Par zo is the art of carving and another traditional Bhutanese art form that has been perfected over generations.
Major carvings are carried out on stone, wood and slate. The traditional designs crafted on these materials create beautiful and distinctive art works unique to the Land of the Thunder Dragon.
As Bhutan has been blessed with an exceptionally abundant variety of trees, woodcarving is seen in a variety of forms. The wooden masks featured during the annual religious festivals (Tsechus) as well as the many traditional motifs that are engraved on the Bhutanese houses and on Dzongs are all carved out of wood.
A unique wood carving that draws attention from visitors are the phalluses of various sizes and shapes that are hung on the four corners of traditional Bhutanese houses and placed over the main entrance door. These carved wooden phalluses are also wielded by the Acharyas- the clowns during religious festivals as a sign to bless spectators and drive away their evils and misfortunes.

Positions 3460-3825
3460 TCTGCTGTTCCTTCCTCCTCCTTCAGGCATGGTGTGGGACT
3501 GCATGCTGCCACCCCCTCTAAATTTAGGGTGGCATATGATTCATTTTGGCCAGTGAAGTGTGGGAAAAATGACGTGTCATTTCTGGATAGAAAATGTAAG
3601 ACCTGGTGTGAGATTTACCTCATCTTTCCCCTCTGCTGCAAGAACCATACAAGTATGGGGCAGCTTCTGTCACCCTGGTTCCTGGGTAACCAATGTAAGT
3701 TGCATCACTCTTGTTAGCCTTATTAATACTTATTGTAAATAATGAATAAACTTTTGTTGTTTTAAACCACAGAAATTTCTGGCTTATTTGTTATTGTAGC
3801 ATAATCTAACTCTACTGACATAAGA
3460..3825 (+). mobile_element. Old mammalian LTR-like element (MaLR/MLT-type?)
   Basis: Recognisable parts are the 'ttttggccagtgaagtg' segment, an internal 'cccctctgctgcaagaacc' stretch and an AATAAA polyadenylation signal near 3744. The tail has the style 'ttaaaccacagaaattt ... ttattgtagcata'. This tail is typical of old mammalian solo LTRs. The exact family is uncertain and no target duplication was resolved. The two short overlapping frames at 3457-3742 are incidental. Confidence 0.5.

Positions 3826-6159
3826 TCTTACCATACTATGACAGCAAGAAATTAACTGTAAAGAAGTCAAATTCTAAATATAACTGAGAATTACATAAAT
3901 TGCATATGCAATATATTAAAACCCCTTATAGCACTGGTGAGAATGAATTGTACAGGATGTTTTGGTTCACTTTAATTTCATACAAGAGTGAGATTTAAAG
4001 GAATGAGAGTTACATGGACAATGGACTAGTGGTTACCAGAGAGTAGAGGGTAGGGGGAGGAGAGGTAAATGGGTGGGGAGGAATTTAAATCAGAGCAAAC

The art of slate carving is also practiced and the master craftsmen are known as Do Nag Lopens. Slate which is found in both Western and Eastern Bhutan are used in such carving. While slate carving is not as diverse as stone or wood works, it is found in many religious scriptures, mantras and deific engravings and Slate carvings are quite common place in religious places such as Dzongs, temples and Chortens. Stone carving while less evident, is found in huge grinding mills that are still used by people in the far flung villages of Bhutan. One can also come across hollowed–out stones used for pounding grains and troughs for feeding cattle and horses.